Research shows that consuming a regular dose of fish oil can lower your risk of heart disease, reduce inflammation, and prevent Alzheimer's disease. (Shane-McWhorter, 2018). Fish oil is rich in omega-3 fatty acids, which are essential for your body to build healthy cell membranes. These fatty acids also aid in brain development and support healthy skin and hair. How do you know if you are getting enough in your diet, and should you consider supplementation? There are so many different options out there, and choosing the best one can be confusing.
How much fish should you eat, and what kind?
The American Heart Association recommends people eat at least two servings of fish per week for a total of 6-8 ounces. Keep in mind, a typical serving of fish is about 4 oz., or the size of a deck of cards.
Cold-water, oily fish,(as opposed to white fish) are best. These are all great sources of omega-3 fatty acids:
- lake trout
- albacore tuna
What if I don't like fish?
That's ok. I'm still working on it too. While eating high quality fish is the best way to get your fish oil, it's easier said than done for many people. The typical Western diet is low in fish oil. I definitely don't eat enough fish on a regular basis. I'm just not great with shopping for and cooking fish at the moment, and it's not my number one priority. Realistically it's not going to happen for awhile. That's why it's a good idea to take a fish oil supplement to ensure you are getting those essential omega-3's. Essential means that your body can't make it on its own, so it needs to come from outside sources.
What if you're a vegetarian?
While flaxseed and walnuts are also natural sources of omega-3's, your body can't process the fatty acids from these as readily as fish oil. If you decide to take flaxseed supplement, you'll need to take a higher dose for the same benefits. (Harvard Health Publishing, 2019).
How much should I supplement?
Look for a supplement that provides 1000-4000 mg per day of combined EPA (eicosapentaenoic acid) and DHA (docosahexaenoic acid). (Rakel, 2018).
EPA DHA say what?
EPA and DHA are two specific fatty acids that are typically found in animal sources. You need both of them, but they each have slightly different functions. DHA is best for brain health and development, while EPA helps reduce inflammation. Choosing the right ratio of EPA to DHA is a little more complicated than you might think. The right amount for you depends on a number of factors including your diet and health goals. In short, think DHA for brain stuff, and EPA for inflammatory processes like high blood pressure or psoriasis. (Nutrition Notes, 2019). When shopping for a fish oil, be sure to check the label to see how many milligrams of both DHA and EPA it contains. If your main priority is brain health, look for a 2:1 ratio of DHA to EPA with at least 50% DHA. (Rakel, 2018).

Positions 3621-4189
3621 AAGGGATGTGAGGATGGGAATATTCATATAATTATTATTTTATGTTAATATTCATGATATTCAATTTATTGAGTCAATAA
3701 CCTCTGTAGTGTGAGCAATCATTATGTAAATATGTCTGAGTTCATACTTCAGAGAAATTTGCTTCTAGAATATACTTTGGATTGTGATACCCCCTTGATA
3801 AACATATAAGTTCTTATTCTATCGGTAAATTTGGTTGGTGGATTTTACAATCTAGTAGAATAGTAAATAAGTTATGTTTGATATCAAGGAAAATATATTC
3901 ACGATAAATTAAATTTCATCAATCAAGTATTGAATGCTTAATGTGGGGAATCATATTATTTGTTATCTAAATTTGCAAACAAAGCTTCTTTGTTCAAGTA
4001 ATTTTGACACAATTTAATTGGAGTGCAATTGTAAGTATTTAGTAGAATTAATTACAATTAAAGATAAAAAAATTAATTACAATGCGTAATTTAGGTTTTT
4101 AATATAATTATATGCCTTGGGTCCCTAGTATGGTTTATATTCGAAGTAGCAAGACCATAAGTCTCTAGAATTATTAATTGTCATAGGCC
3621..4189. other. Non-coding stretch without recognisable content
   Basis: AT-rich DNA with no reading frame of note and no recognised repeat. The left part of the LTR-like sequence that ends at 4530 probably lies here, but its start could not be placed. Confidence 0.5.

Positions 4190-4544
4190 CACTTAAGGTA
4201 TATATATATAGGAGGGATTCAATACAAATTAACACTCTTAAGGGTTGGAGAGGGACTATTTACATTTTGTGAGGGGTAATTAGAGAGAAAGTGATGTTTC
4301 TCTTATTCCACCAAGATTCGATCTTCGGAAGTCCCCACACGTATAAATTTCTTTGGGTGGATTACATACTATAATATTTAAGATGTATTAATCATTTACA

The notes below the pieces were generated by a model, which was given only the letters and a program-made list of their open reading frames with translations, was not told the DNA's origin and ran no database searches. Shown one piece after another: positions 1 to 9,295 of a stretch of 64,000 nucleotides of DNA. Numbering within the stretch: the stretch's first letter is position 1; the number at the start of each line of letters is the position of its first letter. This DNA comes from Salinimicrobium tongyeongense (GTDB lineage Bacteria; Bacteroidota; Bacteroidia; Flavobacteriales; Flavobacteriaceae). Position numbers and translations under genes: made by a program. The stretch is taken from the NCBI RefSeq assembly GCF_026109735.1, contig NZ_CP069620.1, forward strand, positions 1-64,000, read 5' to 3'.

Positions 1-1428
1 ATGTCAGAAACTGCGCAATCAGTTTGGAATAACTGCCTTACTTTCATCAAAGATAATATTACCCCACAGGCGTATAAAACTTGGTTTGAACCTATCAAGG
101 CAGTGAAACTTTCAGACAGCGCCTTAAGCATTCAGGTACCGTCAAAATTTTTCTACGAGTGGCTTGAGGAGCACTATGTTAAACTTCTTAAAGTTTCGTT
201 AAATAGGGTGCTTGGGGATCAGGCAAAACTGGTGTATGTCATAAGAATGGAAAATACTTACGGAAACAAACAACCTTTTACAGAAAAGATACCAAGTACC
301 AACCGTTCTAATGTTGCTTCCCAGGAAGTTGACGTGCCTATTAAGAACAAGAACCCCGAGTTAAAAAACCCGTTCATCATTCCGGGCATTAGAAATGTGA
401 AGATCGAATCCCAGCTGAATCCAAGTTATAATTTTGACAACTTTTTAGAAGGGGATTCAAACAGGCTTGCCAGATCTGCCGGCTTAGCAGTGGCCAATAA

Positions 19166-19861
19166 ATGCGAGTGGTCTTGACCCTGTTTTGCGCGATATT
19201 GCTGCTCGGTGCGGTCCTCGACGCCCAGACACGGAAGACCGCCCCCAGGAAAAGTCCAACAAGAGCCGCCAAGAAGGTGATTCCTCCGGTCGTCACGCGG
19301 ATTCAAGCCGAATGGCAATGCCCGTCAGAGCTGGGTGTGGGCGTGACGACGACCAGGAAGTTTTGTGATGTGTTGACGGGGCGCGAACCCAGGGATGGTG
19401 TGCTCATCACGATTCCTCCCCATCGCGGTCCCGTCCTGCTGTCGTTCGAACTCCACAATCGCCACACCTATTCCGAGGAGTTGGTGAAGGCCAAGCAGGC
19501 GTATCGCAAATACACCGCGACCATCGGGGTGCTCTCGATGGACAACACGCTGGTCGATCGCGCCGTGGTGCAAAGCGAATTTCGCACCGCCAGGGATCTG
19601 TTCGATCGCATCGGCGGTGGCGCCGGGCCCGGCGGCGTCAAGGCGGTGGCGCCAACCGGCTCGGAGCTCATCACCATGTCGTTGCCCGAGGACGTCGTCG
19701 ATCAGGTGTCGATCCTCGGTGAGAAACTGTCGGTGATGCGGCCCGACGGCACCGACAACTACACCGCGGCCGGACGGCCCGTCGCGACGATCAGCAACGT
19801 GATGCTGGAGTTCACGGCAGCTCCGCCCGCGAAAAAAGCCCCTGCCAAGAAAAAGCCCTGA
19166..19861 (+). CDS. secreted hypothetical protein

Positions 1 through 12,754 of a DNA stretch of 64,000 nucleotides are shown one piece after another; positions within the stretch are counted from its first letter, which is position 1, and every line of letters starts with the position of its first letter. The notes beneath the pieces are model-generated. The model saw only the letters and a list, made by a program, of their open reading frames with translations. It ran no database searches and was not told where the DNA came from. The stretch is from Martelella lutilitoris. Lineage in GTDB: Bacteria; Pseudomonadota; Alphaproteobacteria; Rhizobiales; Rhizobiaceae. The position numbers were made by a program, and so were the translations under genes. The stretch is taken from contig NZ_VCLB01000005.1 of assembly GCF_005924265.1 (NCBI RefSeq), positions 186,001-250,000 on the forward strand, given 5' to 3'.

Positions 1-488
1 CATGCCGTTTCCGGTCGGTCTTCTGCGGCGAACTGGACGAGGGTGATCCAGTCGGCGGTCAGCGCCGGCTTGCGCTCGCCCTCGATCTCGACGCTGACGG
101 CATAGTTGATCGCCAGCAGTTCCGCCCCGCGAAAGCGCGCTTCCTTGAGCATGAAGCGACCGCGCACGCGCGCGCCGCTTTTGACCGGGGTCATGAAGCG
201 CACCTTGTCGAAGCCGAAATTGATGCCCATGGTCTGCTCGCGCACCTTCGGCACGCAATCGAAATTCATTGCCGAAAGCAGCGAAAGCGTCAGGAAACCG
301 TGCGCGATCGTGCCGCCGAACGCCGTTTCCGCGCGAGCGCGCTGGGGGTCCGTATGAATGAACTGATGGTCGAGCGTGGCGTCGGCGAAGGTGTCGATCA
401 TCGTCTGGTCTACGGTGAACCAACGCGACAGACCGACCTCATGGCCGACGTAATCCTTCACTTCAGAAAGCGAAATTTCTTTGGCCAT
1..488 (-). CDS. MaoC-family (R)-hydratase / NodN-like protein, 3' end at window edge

I heard fish was contaminated with heavy metals and mercury, though.
That's true, but if you proceed with caution and choose high-quality fish, the benefits outweigh any potential risks. Some fish may contain high levels of mercury, polychlorinated biphenyls (PCB's), dioxins, and other environmental contaminants. You want to avoid farmed salmon which contains high concentrations of PCB's. Instead look for wild caught salmon. Be sure to trim the fat and avoid over-cooking to reduce exposure. Also try to avoid sharks, swordfish, tilefish, and king mackerel as they contain the highest levels of mercury. (Rakel, 2018). Check out Monterey Bay Aquarium's Seafood Watch program for tips on choosing the best sustainable seafood options in your state.
What does the research say?
Fish oil supplementation is more than just wishful thinking. It has the science to back it up. Quality research has shown numerous benefits of regularly consuming fish oil:
It can help prevent cardiovascular disease
It is one of the most effective treatments for elevated triglycerides, and has been shown to reduce triglyceride levels by 50% in some patients. (Rakel, 2018).
It's also good for inflammatory conditions like psoriasis
Rates of psoriasis and other inflammatory conditions are low in populations that consume high levels of fish oils. It works by inhibiting inflammatory cytokines, and can improve chronic plaque psoriasis. (Rakel, 2018).
It's also good for brain health and may help prevent Alzheimer's disease
Most data clearly shows that increased fish intake lowers the risk for Alzheimer's disease development. It's also associated with lower levels of the amyloid beta plaque in the blood that is related to Alzheimer's. (Rakel, 2018).
The bottom line
If you're eating less than 2 servings of high-quality, sustainably-sourced fish each week, it's a good idea to supplement with a fish oil.
Go for a dosage of 1000-4000mg of combined EPA and DHA per day. Look for wild-caught salmon to avoid mercury exposure.
Nutrition Notes Team, (2019, February 08). Optimizing the EPA:DHA ratio. Retrieved July 28, 2020, from https://blog.designsforhealth.com/node/948
Harvard Health Publishing (Ed.). (2019, July 29). Why not flaxseed oil? Retrieved July 28, 2020, from https://www.health.harvard.edu/heart-health/why-not-flaxseed-oil
Rakel, D. (2018). Integrative medicine. Philadelphia, PA: Elsevier.
Shane-McWhorter, L., (Ed.). (Oct 2018). Fish Oil - Special Subjects. Retrieved July 28, 2020, from https://www.merckmanuals.com/professional/special-subjects/dietary-supplements/fish-oil